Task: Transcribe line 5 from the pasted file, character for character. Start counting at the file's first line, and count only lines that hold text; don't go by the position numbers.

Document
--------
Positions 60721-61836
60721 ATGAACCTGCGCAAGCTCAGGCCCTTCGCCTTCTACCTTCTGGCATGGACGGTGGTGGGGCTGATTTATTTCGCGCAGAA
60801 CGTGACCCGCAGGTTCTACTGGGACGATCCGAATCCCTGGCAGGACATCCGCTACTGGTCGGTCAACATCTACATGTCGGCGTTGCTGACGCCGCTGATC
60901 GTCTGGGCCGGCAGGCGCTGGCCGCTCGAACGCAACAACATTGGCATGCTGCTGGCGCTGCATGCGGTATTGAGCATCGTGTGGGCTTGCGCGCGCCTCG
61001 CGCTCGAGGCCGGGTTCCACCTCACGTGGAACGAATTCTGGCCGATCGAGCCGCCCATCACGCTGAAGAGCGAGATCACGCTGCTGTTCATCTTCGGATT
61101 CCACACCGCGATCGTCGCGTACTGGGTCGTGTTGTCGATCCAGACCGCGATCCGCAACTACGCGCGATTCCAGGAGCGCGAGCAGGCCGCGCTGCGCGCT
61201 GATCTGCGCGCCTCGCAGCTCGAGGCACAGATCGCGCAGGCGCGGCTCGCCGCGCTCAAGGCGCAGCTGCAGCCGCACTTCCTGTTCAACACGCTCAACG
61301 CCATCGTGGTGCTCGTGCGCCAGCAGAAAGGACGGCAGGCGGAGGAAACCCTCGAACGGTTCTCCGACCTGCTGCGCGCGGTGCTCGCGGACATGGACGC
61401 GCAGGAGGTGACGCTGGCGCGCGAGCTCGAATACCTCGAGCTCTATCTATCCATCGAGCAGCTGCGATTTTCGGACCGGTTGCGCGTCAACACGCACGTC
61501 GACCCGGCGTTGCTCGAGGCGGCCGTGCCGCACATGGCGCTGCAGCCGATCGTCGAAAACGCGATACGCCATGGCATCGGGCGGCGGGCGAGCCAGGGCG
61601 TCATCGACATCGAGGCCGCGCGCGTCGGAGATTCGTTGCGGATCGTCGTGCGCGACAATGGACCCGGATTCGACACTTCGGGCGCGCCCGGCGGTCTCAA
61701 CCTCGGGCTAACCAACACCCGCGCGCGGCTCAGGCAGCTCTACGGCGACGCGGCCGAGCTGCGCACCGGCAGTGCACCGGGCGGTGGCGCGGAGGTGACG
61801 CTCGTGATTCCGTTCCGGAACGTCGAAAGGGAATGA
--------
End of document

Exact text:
61001 CGCTCGAGGCCGGGTTCCACCTCACGTGGAACGAATTCTGGCCGATCGAGCCGCCCATCACGCTGAAGAGCGAGATCACGCTGCTGTTCATCTTCGGATT